CASE OF TURAN AND OTHERS v. TURKEY – a summary of the case

The case highlighted applications mainly concern the arrest and pre-trial detention of the applicants – all of whom were sitting as judges or prosecutors at different types and/or levels of court.

Background to the case were as follows:

  1. During the night of 15 to 16 July 2016 a group of members of the Turkish armed forces calling themselves the “Peace at Home Council” attempted to carry out a military coup aimed at overthrowing the democratically installed National Assembly, government and President of Turkey.
  2. The day after the attempted military coup, the national authorities blamed the attempt on the network linked to Fetullah Gülen, a Turkish citizen living in Pennsylvania (United States of America) and considered to be the leader of FETÖ/PDY.


  1. On 16 July 2016 the Bureau for Crimes against the Constitutional Order at the Ankara public prosecutor’s office initiated a criminal investigation ex proprio motu into, inter alios, the suspected members of FETÖ/PDY within the judiciary. According to the information provided by the Government, this investigation against judges and prosecutors, including members of high courts, was initiated in accordance with the provisions of the ordinary law, on the ground that there had been a case of discovery in flagrante delicto falling with the jurisdiction of the assize courts.



  1. instructions issued to the Directorate General of Security on the same day, the Ankara Chief Public Prosecutor noted that the offence of attempting to overthrow the government and the constitutional order by force was still ongoing and that there was a risk that members of the FETÖ/PDY terrorist organisation who were suspected of committing the offence in question might flee the country. He asked the Directorate General of Security to contact all the regional authorities with a view to taking into police custody all the judges and public prosecutors whose names were listed in the appendix to the instructions – including some of the applicants –, and to ensure that they were brought before a public prosecutor to be placed in pre-trial detention under Article 309 of the Criminal Code.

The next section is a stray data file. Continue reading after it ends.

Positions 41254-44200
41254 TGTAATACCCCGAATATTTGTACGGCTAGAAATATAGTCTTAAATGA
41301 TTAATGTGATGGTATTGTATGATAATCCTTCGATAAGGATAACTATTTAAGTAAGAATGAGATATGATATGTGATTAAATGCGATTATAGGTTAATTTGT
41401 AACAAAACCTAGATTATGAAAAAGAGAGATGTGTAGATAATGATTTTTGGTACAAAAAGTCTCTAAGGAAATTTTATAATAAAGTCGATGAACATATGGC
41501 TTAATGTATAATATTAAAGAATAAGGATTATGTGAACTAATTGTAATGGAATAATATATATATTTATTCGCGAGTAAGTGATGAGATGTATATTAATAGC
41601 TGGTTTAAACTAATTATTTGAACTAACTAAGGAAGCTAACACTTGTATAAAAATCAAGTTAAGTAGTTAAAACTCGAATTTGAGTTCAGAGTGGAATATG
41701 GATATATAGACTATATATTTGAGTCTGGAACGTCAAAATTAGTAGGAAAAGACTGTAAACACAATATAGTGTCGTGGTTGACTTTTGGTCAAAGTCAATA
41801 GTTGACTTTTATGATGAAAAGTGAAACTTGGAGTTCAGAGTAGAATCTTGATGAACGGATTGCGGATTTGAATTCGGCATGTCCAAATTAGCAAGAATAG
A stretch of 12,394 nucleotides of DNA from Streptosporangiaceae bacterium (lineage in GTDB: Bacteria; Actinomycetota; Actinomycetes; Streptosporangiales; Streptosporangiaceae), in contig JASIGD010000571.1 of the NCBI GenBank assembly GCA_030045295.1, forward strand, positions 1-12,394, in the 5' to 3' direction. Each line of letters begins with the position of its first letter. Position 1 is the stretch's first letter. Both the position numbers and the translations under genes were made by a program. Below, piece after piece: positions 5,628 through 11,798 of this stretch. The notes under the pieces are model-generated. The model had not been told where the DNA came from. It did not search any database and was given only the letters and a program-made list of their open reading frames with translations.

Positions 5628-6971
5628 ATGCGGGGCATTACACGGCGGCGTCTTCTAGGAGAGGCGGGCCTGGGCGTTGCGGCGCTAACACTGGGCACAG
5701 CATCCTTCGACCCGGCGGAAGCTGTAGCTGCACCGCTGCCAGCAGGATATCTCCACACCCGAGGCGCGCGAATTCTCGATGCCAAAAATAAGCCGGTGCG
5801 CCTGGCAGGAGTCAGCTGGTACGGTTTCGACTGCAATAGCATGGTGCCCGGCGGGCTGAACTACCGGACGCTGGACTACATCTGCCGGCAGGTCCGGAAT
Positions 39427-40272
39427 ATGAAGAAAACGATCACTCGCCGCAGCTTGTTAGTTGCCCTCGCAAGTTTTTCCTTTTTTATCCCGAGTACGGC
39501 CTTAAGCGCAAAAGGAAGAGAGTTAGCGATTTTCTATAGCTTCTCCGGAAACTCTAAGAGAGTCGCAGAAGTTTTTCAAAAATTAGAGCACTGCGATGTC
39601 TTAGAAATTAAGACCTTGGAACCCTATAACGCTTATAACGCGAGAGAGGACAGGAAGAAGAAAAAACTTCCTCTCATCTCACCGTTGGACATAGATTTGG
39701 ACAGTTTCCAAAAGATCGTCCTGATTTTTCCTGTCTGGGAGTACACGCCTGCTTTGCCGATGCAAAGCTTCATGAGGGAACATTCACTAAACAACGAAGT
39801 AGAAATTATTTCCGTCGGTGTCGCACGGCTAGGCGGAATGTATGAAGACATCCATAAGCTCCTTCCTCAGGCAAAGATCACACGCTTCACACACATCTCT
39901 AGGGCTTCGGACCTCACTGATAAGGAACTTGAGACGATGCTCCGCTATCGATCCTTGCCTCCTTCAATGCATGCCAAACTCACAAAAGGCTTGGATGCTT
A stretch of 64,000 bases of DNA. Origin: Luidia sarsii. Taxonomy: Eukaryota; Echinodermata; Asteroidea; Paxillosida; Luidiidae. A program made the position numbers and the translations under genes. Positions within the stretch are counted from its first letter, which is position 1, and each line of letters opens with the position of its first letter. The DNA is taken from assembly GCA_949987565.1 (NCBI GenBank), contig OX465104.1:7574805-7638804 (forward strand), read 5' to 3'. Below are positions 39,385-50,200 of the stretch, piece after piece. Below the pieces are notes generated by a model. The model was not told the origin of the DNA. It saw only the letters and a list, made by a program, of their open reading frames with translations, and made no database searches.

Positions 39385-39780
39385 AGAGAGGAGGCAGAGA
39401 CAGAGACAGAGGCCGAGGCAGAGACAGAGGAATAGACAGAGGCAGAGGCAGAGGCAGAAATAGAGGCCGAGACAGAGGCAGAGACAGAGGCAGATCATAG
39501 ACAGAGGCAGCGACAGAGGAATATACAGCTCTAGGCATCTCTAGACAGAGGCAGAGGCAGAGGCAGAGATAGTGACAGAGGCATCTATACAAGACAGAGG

2. On 20 July 2016 the Government declared a state of emergency for a period of three months as from 21 July 2016; the state of emergency was subsequently extended for further periods of three months by the Council of Ministers.


  1. During the state of emergency, the Council of Ministers passed several legislative decrees under Article 121 of the Constitution (see Baş, cited above, § 52). One of them, Legislative Decree no. 667, published in the Official Gazette on 23 July 2016, provided in its Article 3 that the High Council of Judges and Prosecutors (Hakimler ve Savcılar Yüksek Kurulu ‑“the HSYK”) was authorised to dismiss any judges or prosecutors who were considered to belong or to be affiliated or linked to terrorist organisations or organisations, structures or groups found by the National Security Council to have engaged in activities harmful to national security.


  1. On 18 July 2018 the state of emergency was lifted.



Actions against judges/prosecutors by the Turkish state: